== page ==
• More than you can shake a stick at

    A large quantity, perhaps too much

  • My guilty pleasure

    Something that someone enjoys despite it not being held in high regard

  • Nimbyism

    The behaviour of someone who doesn’t want something to be built or done near where they live, although they may agree with the idea

  • Over the moon

    Very pleased or delighted

  • Robbing Peter to pay Paul

    Shifting resources around in order to be able to pay all debts/bills

  • Skeletons in the cupboard/closet

    embarrassing or damaging information about you that you would like to remain secret

  • Someone can’t cut the mustard

    Someone is unable to succeed or to meet the required standard

  • Someone can’t do right for doing wrong

    Whatever you do you will be criticised and/or feel bad

  • Someone is skating on thin ice

    they are doing something (or are in a situation that is) risky, dangerous or that may cause trouble

  • Someone looks as if butter wouldn’t melt in their mouth

    Someone looks as if they would never do anything wrong, even if they may have done.

  • Someone would give you the shirt off their back

    They are very generous

  • Someone wouldn’t say boo to a goose

    Someone is very shy, quiet or nervous

  • Someone’s bark is worse than their bite

    Someone seems much more unpleasant or hostile than they really are.

  • Something is right up someone’s street

    It’s something they are interested in or love

  • Swings and roundabouts

    A situation where each option has apparently similar advantages and disadvantages making it difficult to choose.

  • Ten a penny

    To be very common

  • That takes the biscuit (U.S. takes the cake)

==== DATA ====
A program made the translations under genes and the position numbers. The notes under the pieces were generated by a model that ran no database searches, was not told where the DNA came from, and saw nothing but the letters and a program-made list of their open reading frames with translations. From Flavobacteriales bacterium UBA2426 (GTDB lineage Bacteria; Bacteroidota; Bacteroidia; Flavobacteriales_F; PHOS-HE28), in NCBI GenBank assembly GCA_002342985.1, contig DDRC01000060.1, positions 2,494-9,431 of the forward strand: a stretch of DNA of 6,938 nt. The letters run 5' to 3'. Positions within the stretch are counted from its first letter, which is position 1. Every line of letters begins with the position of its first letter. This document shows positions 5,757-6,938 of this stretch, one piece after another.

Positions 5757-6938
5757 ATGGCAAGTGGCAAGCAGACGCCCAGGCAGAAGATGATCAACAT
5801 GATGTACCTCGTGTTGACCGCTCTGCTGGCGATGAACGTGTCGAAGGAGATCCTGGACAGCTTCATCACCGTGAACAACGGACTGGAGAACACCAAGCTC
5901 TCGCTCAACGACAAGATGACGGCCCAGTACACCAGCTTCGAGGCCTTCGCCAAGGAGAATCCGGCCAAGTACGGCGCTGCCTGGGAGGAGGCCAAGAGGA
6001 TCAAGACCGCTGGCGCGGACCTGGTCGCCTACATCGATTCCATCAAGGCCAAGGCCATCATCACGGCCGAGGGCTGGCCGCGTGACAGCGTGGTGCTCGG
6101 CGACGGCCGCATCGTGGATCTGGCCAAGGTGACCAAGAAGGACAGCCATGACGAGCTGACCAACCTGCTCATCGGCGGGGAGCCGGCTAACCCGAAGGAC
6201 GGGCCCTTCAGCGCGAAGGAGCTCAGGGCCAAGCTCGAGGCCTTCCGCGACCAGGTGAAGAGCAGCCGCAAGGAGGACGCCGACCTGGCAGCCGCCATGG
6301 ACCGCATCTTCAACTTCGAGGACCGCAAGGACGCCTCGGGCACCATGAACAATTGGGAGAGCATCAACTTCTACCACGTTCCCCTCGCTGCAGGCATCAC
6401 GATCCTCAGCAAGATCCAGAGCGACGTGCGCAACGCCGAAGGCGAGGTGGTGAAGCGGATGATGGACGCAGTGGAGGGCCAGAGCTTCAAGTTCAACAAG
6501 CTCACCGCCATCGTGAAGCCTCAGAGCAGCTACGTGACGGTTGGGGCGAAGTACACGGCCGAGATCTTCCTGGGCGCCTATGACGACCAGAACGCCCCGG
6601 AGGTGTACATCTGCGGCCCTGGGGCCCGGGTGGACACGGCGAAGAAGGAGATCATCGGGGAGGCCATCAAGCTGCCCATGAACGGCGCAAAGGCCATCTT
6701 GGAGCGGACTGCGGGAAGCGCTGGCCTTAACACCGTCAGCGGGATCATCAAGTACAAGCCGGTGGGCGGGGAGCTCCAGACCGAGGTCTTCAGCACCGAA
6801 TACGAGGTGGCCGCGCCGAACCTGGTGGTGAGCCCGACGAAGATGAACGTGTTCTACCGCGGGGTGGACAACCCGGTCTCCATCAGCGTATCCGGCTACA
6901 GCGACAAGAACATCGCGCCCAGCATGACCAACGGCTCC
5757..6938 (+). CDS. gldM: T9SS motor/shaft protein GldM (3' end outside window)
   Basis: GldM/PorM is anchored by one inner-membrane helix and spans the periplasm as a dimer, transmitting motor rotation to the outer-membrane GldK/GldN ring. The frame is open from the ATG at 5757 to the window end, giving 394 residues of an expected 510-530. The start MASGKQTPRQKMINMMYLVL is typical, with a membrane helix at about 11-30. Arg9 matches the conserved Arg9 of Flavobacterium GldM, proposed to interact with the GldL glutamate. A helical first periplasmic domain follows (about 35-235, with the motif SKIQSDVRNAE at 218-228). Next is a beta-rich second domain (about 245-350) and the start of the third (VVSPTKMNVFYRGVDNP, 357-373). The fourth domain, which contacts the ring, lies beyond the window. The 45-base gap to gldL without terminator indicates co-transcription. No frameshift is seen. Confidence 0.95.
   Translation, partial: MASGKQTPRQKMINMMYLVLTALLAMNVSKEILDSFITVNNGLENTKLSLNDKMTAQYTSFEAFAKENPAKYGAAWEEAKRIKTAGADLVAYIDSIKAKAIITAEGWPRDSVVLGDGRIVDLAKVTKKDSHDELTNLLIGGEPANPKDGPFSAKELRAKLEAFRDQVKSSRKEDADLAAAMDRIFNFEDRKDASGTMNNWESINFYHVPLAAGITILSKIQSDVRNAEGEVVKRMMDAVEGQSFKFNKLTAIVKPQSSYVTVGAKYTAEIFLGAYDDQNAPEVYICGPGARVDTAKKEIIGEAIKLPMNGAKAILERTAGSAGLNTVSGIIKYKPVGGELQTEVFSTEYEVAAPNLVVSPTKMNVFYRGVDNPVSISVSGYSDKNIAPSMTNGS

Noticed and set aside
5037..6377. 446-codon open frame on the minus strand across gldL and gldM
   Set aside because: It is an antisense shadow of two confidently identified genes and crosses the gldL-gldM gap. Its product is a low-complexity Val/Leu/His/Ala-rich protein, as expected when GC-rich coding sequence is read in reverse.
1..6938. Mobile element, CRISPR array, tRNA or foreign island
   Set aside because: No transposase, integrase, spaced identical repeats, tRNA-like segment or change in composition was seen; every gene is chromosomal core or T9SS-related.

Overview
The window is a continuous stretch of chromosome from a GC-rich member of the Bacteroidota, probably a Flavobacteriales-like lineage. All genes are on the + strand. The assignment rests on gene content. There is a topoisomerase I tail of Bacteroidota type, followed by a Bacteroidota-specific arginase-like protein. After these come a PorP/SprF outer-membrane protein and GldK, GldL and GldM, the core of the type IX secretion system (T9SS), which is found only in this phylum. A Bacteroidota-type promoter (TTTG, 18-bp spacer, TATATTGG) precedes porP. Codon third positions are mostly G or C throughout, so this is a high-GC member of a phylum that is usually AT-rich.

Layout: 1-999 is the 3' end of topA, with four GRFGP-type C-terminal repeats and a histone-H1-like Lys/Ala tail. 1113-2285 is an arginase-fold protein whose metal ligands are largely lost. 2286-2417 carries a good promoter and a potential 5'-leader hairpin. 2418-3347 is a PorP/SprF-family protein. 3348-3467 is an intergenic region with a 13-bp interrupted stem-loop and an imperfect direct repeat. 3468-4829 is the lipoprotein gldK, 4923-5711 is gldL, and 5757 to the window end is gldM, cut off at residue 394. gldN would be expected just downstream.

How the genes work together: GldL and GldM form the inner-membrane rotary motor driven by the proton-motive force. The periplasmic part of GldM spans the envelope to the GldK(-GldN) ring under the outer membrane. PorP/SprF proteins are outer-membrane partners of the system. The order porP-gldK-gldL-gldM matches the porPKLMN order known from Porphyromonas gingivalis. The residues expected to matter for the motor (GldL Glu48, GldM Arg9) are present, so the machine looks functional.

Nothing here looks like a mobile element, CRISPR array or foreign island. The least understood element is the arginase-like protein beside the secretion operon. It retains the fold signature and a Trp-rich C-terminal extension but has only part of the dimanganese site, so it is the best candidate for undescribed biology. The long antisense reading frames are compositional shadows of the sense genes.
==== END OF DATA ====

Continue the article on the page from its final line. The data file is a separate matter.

For something to be especially annoying or surprising, or to be the best or worst of its kind

  • That went over my head

    It was too difficult or strange to understand

  • The early bird catches the worm

    The one who is first (to an opportunity or a place of work) has the best chance for success

  • The elephant in the room

    A big or controversial issue or matter that is obvious or that everyone is aware of but no one mentions because it makes at least some of them uncomfortable or embarrassed

  • The fly in the ointment

    The single thing or person that spoils what would otherwise be very enjoyable or positive

  • The gloves are off

    People are arguing or competing with each other in a serious manner

  • The grass is always greener on the other side

    It appears that other people’s lives or situations are better than our own

  • The jury is still out

    People do not yet know the answer or have not decided on an issue

  • The last straw that broke the camel’s back

    A minor action that has a huge impact because of the cumulative effect

  • The pot calling the kettle black

    A situation where one person accuses someone of or comments on something that they too share

  • The tail wagging the dog

    A situation where a large or more important group has to do something to satisfy a smaller or less important group.

  • To a t (or To a tee)

    Perfectly or exactly right.

  • To add fuel to the fire

    To make an argument or bad situation worse

  • To be tongue-tied

    To be unable to say what you want, often through shyness, embarrassment or intense emotion

  • To bite someone’s head off

    To react angrily to someone

  • To bite the bullet

    To do something unpleasant or difficult that you have put off doing

  • To bite the hand that feeds you

    To act badly towards someone who helps/has helped you

  • To burn plastic

    To spend a lot of money in a short time

  • To burn the candle at both ends

    To work excessively hard; to work too hard for good health or peace of mind

  • To burn your bridges

    to commit to an irreversible course of action that makes an alternative impossible subsequently.

  • To burst someone’s bubble